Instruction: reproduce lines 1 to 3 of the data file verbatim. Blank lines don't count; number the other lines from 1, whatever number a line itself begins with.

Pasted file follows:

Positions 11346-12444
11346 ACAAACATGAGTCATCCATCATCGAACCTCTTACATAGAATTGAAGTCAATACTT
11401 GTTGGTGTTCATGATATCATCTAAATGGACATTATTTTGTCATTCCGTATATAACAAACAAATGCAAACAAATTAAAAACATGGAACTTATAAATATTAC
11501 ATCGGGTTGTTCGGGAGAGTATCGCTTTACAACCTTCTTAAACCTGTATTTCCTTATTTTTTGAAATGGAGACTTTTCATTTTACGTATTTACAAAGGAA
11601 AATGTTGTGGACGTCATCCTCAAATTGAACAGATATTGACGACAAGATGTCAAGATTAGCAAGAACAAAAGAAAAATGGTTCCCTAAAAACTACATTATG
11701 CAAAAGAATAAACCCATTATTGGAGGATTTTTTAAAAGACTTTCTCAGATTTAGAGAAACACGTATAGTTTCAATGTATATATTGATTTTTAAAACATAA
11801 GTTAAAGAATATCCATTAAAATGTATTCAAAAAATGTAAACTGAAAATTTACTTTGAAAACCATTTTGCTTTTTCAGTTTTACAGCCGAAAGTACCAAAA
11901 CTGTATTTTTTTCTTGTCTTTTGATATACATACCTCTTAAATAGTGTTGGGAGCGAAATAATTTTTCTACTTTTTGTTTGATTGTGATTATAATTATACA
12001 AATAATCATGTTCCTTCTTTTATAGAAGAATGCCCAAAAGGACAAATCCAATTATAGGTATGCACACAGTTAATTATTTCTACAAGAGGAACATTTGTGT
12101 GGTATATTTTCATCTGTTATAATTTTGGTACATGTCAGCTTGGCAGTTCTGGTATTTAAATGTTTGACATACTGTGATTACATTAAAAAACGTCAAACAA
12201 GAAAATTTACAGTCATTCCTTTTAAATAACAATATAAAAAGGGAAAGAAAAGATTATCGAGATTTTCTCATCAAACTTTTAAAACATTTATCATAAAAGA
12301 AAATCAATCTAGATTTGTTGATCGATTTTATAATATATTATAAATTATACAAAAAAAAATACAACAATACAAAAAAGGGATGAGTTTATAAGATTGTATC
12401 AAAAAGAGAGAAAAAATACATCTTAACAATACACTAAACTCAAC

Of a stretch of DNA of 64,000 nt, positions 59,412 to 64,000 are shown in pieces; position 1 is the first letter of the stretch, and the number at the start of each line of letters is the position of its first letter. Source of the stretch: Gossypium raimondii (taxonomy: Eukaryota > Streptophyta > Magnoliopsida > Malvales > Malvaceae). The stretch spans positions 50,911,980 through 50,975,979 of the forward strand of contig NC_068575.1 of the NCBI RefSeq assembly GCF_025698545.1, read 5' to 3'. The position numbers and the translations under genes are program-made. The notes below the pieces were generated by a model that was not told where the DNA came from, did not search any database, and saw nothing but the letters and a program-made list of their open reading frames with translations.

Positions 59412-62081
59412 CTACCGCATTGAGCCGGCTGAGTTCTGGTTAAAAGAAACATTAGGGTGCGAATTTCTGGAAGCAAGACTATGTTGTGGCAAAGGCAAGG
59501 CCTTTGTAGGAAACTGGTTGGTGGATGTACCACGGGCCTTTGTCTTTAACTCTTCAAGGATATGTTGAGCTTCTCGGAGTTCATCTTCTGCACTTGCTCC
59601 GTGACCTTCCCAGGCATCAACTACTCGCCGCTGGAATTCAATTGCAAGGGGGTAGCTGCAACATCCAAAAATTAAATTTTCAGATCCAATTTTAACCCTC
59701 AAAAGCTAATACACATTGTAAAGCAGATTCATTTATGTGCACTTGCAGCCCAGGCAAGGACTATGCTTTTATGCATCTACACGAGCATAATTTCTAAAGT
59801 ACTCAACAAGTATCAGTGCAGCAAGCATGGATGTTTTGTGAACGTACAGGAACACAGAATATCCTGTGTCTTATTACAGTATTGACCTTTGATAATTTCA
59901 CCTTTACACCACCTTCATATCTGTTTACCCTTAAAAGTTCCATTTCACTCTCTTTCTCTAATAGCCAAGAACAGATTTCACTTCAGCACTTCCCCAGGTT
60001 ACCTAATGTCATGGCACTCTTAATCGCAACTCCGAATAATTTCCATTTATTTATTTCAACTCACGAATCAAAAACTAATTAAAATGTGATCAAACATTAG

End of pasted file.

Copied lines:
Positions 11346-12444
11346 ACAAACATGAGTCATCCATCATCGAACCTCTTACATAGAATTGAAGTCAATACTT
11401 GTTGGTGTTCATGATATCATCTAAATGGACATTATTTTGTCATTCCGTATATAACAAACAAATGCAAACAAATTAAAAACATGGAACTTATAAATATTAC